Dhampur Bio Management Discussions

Global economic review

The global economy has been showing signs of recovery despite facing challenges such as recessions in Europe and Japan, and supply chain disruptions caused by the prolonged conflicts between Russia and Ukraine, and between Israel and Hamas. The economic growth in the US and major emerging markets and developing economies have been stronger than expected offsetting the weaker than expected growth in Euro area during the second half of 2023. However, global GDP still declined from 3.5% in 2022 to an estimated 3.1% in 2023, with projections stabilizing at 3.1% in 2024 and expected to slightly increase to 3.2% in 2025.

Emerging markets and developing economies grew by 4.1% in 2023 and are expected to continue this consistent growth rate at 4.1% in 2024 and 4.2% in 2025. Meanwhile, the growth in advanced economies slowed down from 2.6% in 2022 to 1.6% in 2023. It is anticipated to stabilize at around 1.5% in 2024 and increase to 1.8% in 2025.

As global economies navigate through recession, they face volatility and uncertainty in addressing energy and food security, inclusive growth, and climate emergencies, which necessitate multilateral cooperation among nations. The cooling measures implemented by major central banks to keep inflation at controlled levels have been effective, reducing the likelihood of a severe economic slowdown while managing low underlying productivity growth. Consequently, global headline inflation is projected to decrease from 8.7% in 2022 to an estimated 6.8% in 2023. With the resolution of supply-side issues and continued restrictive monetary policy, global headline inflation is expected to decline to 5.8% in 2024 and 4.4% in 2025.

Indian economic review

India?s strategic investments in infrastructure and connectivity are poised to reshape the landscape and play a pivotal role in the economic development. According to the Government of India (Ministry of Statistics data), Real GDP at constant prices saw growth rates of 8.2% in Q1, 8.1% in Q2, and 8.4% in Q3, with an anticipated growth of 8% in Q4 for FY 2023-24. With rising consumer confidence and positive business sentiments, the first advance estimates by the National Statistical Office predict that India?s Real

GDP will grow by a projected 7.3% in FY 2023-24, up from 7.0% in FY 2022-23. India is on track to become the third largest economy globally within the next five years and aims to achieve the status of a developed nation by 2047.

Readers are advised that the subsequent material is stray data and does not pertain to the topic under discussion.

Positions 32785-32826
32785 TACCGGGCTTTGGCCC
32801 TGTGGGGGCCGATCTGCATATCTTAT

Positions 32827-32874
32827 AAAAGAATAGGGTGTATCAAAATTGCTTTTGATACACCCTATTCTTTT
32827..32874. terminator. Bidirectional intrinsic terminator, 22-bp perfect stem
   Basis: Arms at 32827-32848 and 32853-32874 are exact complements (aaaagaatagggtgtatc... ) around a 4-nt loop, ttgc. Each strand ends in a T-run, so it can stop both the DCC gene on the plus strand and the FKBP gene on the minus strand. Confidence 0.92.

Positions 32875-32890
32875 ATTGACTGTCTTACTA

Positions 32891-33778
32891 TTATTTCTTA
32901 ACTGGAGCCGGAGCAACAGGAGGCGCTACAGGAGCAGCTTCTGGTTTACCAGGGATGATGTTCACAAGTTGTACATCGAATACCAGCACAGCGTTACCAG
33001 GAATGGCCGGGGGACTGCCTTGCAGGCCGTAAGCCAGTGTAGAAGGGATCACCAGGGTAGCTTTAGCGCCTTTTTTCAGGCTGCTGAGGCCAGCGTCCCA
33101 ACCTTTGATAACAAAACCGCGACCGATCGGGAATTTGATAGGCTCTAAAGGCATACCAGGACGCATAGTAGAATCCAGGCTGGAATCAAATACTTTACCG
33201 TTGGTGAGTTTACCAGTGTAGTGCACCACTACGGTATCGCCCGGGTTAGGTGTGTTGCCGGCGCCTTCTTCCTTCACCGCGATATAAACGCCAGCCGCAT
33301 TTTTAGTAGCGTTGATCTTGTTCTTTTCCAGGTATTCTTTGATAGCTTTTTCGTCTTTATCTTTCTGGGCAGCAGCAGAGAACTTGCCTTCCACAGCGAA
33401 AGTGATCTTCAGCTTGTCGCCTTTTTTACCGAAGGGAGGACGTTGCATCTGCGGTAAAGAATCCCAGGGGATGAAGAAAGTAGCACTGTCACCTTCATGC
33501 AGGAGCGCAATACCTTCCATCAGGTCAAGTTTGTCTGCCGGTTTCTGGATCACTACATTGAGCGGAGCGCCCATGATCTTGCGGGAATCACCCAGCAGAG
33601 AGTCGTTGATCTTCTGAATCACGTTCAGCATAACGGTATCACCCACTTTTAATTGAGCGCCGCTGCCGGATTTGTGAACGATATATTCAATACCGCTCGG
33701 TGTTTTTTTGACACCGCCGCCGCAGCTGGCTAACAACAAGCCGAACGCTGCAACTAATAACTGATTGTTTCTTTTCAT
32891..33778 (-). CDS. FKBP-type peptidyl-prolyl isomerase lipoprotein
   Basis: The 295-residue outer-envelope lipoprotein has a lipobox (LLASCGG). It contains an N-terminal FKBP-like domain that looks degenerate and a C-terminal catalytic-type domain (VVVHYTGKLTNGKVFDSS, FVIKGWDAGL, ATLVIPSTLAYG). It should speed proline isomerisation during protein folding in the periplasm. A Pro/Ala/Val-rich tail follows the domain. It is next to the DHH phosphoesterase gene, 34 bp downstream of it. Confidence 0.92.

The manufacturing and services sectors have driven the gross value added growth by a projected 6.9% in FY 2023-24. According to the Government of India, Ministry of Statistics data, the Consumer Price Index (CPI) inflation, which peaked at 7.4% in July 2023, stabilized at 5.1% by February 2024. Monetary policy measures have moderated inflation, which is projected at 5.4% for FY 2023-24P. The domestic private capex cycle is on the rise, supported by the government?s initiatives and robust balance sheets of corporates and banks. The streamlining and digitisation of the tax system, increased spending on infrastructure capital, and asset-building strategies are poised to enhance growth multipliers. Indicators such as rising auto sales, double-digit credit growth, and strong GST collections suggest that urban consumption will remain robust.

Global sugar sector

The global sugar sector represents the cornerstone of the agricultural sector, with significant economic, social, and environmental propositions. Dominated by major producers such as Brazil, India, and Thailand, the industry plays a pivotal role in food production, employment, and trade. As per USDA November 2023 data, global sugar production in FY 2023-24 (April to March) is expected to close at 183.5 Million Tonnes of sugar, from 175.3 Million Tonnes in FY 2022-23. The increase in production is primarily driven by the higher production in Brazil and India, two of the largest producers of sugar in the world. O_setting the impact of dry weather conditions during the period, the sugar production level is second highest till date, second only to FY 2017-18 season which recorded 188.5 Million Tonnes of produce.

The top five sugar producing regions - Brazil, India, European Union, China and Thailand – accounted for about 60% of the global production. The largest by area and production, the Centre-South Brazil?s (CS Brazil) sugar production reported a significant 25.7% increase to reach 42.2 Million Tonnes over the previous year, whereas the cane crushing volume rose by 19.1% during the same period to reach 647.2 Million Tonnes. On the other hand, Thailand?s mills crushed a total of 81.2 Million Tonnes of cane with an anticipation of concluding the season with a sugar production of 8.7 Million Tonnes, a decline of 21.0% from previous season. The European Union sugar production is expected to increase by 5.6% from 14.7 Million Tonnes in FY 2022-23 to 15.5 Million Tonnes in FY 2023-24, while China?s sugar output is estimated to increase by 11.6% to reach 10.0 Million Tonnes in FY 2023-24.

The global sugar consumption in the FY 2022-23 season increased by 1.6% YoY from 174.1 Million Tonnes to 175.9 Million Tonnes and is further expected to expand by 1.2% YoY to 177.8 Million Tonnes during the FY 2023-24 season. The second highest production this season has resulted in the production surplus of 3.5 Million Tonnes.